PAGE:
MARKET HIGHLIGHT, JUNE 2007
ORANGE COUNTY’S BOUNTY
Chris Migliori, Joe Winkelmann, Linda Barden, Barry Knudson and John Beaney
Demand for real estate in Orange County is so strong that the residential slowdown and related sub-prime lending struggles won’t amount to much of a speed bump. The multifamily sector is benefiting from the housing downturn while competition for industrial, office and retail space remains fierce.
It is a unique era in the Orange County commercial real estate market. Vacancies are at historical lows, industrial lease rates are on the rise and unemployment rates remain low as Orange County’s businesses remain highly profitable. Meanwhile sub-prime lenders are filing for bankruptcy and residential developers are now offering buyer incentives.
As a result of these strong fundamentals, there are many institutional and individual investors on the sidelines attempting to buy into the market at cap rates between 5.75 and 6.50 percent.
The Orange County industrial market remains one of the tightest in the nation. The shrinking supply of available land has driven up prices, while new construction activity is on the decline and is unable to keep pace with demand. With vacancy rates remaining low, lease rates are on the rise, while sales prices remain strong.
The price of Orange County industrial land ranges from $30 to $50 per square foot. Meanwhile, with little available product on the market, it has become even more difficult to find buildings for sale with amenities such as excess parking, outside storage and clear height. Businesses are now looking to the for-lease market as it provides less frustration, more opportunities and an economically viable solution.
Despite rising lease rates, vacancy rates have continued to remain below 5 percent and finished first quarter 2007 at 3.2 percent. Orange County’s average asking lease rates for buildings between 10,000 and 40,000 square feet have risen by 19.4 percent during the past 18 months, and finished first quarter 2007 with an average monthly rate of $0.77 per square foot, triple-net. Of the five major submarkets in Orange County’s 10,000- to 40,000-square-foot industrial market, South County holds the highest average asking rent of $0.90 per square foot, triple-net, along with the highest vacancy of 4.5 percent. North County currently holds the lowest average asking rental rate at $0.65 per square foot, triple-net, and the West County submarket has the lowest total vacancy at 1.7 percent.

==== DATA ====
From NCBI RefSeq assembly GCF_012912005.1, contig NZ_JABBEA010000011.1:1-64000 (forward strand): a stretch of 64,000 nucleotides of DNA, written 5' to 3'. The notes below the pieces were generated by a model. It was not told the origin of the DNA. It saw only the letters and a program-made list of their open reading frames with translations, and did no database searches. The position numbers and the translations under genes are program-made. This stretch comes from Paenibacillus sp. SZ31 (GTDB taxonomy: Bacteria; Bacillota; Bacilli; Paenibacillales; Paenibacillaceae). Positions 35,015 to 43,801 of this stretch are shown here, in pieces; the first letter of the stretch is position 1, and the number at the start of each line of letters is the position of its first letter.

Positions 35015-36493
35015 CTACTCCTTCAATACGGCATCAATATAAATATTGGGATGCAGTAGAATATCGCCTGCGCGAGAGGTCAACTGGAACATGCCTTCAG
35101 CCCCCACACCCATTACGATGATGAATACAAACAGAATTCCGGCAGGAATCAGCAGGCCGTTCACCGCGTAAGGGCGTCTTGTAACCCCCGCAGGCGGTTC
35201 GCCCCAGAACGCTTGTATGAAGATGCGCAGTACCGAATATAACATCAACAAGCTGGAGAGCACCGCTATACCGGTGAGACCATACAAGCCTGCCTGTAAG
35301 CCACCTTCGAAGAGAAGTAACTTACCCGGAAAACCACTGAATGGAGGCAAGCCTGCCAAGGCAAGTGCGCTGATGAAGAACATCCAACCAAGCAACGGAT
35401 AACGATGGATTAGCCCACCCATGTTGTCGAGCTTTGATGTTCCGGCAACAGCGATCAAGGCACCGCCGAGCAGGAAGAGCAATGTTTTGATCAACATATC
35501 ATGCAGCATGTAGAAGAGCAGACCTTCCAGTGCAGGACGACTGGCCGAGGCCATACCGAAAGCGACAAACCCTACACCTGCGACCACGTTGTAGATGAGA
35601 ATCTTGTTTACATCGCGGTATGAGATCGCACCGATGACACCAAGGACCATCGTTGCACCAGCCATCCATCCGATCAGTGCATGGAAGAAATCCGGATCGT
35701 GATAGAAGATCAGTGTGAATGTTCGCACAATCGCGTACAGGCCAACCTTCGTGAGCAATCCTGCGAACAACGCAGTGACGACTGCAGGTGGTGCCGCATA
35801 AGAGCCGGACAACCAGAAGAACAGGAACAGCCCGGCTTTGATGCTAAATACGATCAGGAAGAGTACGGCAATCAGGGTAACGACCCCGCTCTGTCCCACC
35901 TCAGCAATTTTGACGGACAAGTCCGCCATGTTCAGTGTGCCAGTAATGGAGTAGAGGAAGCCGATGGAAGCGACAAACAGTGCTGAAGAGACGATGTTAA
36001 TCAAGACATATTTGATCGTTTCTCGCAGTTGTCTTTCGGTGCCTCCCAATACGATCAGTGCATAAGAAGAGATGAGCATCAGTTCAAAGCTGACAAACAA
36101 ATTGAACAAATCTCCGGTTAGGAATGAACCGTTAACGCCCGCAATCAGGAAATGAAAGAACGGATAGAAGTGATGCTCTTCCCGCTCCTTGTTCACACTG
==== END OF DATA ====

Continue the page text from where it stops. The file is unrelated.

Net industrial absorption gained approximately 1.8 million square feet of occupied space during 2006, and finished first quarter 2007 with additional gains of approximately 495,000 square feet. Construction activity came in at 1.32 million square feet underway at the end of 2006 and has since declined to 1.1 million square feet at the end of the first quarter. Despite rising construction costs, the Orange County market continues to see a fair amount of new development activity, with the North County market currently holding the lion share of more than 486,000 square feet underway.
Since available land has become such a rare commodity, developers are now turning to small building industrial projects to cater to the growing demand for space among the region’s growing population of small, entrepreneurial firms. Smaller buildings for sale under 20,000 square feet are ranging from $180 to $205 per square foot.
Multi-tenant condominium conversions have also become the product type of choice among developers in Orange County, as they pose virtually no construction risk, little carry risk and most cities are embracing the developments.
Despite the diminishing supply of new product in the development pipeline, Overton Moore Properties and bkm Development Company have recently completed two major developments. Overton Moore Properties recently completed Pacific Gateway, an 830,000-square-foot development in Seal Beach offering six for-lease and three for-sale buildings. bkm Development Company finished phase one of the North Anaheim Industrial Park, a 168,050-square-foot industrial building. Phase two, an 119,226-square-foot project is slated for completion this month.
With demand continuing to increase despite the high price of land and diminishing supply of new projects, both lease rates and sales prices should remain strong throughout the remainder of 2007, while infill development and condominium conversions should set the tone for development for the foreseeable future.
— Chris Migliori is executive vice president/principal for DAUM Commercial Real Estate Services in Anaheim, California.